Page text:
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Trial to Test Ultrasound/MRI for Brain Cancer

Brain illustration

(DARPA.gov)

27 November 2017. A developer of a technology that combines ultrasound and MRI scans plans to begin a clinical trial of its techniques to improve delivery of drugs to treat a form of brain cancer. Insightec, a medical device company in Tirat Carmel, Israel says it received approval from the U.S. Food and Drug Administration to test MRI-guided ultrasound in patients with glioblastoma, an aggressive form of brain cancer.

Glioblastoma forms in the brain’s glial cells that support the functioning of neurons in the brain sending and receiving nerve signals. The cancer generally grows and spreads quickly, often resulting death within 15 months of diagnosis. The genetic make-up of glioblastoma can also vary from one person to the next, making it more difficult to find treatments. American Association of Neurological Surgeons estimates glioblastoma, also known as glioblastoma multiforme, occurs in 2 to 3 out of 100,000 adults per year, and accounts for 52 percent of all primary brain tumors.

One of the difficulties in treating glioblastoma and other neurological disorders is the blood-brain barrier, a support network for brain functions, with tightly-packed cells lining blood vessels that allow nutrients to pass through, but keeping out foreign substances. This barrier also keeps out drugs to treat neurological conditions, such as Parkinson’s and Alzheimer’s disease as well as glioblastoma. So far, no efficient method is available to penetrate this barrier that prevents most drugs from reaching the brain or central nervous system.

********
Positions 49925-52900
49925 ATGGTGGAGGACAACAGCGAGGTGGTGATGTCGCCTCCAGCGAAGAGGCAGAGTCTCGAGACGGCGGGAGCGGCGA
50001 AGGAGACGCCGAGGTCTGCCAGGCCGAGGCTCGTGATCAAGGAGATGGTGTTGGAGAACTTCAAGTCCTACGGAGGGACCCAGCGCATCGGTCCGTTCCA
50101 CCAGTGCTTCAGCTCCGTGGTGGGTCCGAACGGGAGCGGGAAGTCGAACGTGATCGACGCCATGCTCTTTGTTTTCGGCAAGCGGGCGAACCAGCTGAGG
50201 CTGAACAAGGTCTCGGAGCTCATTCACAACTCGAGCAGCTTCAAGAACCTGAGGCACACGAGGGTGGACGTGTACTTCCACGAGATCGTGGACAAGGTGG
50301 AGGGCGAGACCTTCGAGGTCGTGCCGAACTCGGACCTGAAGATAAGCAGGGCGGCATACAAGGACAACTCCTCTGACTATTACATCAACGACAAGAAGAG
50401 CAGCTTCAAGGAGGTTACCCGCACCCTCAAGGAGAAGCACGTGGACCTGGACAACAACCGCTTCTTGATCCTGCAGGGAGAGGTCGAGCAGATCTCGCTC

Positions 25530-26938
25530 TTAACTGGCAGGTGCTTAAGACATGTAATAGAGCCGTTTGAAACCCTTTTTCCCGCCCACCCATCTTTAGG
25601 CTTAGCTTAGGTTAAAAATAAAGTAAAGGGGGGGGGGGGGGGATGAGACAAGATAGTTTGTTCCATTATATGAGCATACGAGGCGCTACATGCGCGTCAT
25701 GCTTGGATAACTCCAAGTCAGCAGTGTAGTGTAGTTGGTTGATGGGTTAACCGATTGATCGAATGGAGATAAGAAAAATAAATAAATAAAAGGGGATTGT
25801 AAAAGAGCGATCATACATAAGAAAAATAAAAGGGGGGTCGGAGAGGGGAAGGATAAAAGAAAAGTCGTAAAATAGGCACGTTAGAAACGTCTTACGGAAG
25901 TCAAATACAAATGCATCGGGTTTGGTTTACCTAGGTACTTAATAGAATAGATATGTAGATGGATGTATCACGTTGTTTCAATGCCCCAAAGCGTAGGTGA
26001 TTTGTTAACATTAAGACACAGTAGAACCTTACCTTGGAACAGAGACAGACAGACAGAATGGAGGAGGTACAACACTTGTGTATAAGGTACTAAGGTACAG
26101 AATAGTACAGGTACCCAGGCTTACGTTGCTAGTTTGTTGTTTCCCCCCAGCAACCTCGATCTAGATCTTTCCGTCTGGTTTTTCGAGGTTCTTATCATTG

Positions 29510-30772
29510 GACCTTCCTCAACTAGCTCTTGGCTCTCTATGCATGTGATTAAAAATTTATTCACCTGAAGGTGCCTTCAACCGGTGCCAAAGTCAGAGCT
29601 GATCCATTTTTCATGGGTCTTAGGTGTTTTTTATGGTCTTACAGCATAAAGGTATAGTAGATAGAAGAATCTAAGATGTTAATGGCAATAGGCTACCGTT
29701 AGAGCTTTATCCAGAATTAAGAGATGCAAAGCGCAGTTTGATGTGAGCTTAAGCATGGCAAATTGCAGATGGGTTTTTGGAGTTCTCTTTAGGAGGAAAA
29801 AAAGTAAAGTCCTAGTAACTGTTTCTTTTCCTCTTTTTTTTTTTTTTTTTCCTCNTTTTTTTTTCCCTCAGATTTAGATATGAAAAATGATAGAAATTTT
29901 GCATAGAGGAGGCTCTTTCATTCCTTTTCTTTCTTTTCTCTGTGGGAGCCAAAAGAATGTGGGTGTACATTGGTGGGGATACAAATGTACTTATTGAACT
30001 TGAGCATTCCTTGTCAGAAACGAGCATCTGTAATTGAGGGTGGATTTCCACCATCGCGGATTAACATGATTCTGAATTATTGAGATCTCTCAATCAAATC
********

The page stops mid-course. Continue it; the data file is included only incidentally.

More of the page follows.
In the clinical trial, Insightec plans to test its MRI-guided ultrasound technology for briefly penetrating the blood-brain barrier to allow drug treatments to pass through. The company uses MRI scans to provide imaging and temperature measurements as guides to find specific tissue targets, where focused ultrasound waves ablate, or break-up and dissipate, the target tissue.

Insightec devised a version of its technology for neurological conditions called Exablate Neuro, which will be tested for safety and feasibility in the clinical trial. Up to 15 individuals diagnosed with signs of glioblastoma, and scheduled for surgical removal of their tumors, will receive an ultrasound tracer solution in the form of microbubbles in their blood streams. Ultrasound will then be directed to the tracer solution in their brains to vibrate the microbubbles and cause a temporary disruption in the blood-brain barrier.

Exablate Neuro is already approved by FDA for treating some neurological disorders. As reported by Science & Enterprise in July 2016, FDA cleared Exablate Neuro as a treatment for essential tremors, a neurological disorder marked by involuntary shaking of the hands or other parts of the body, who do not respond to drug treatments.

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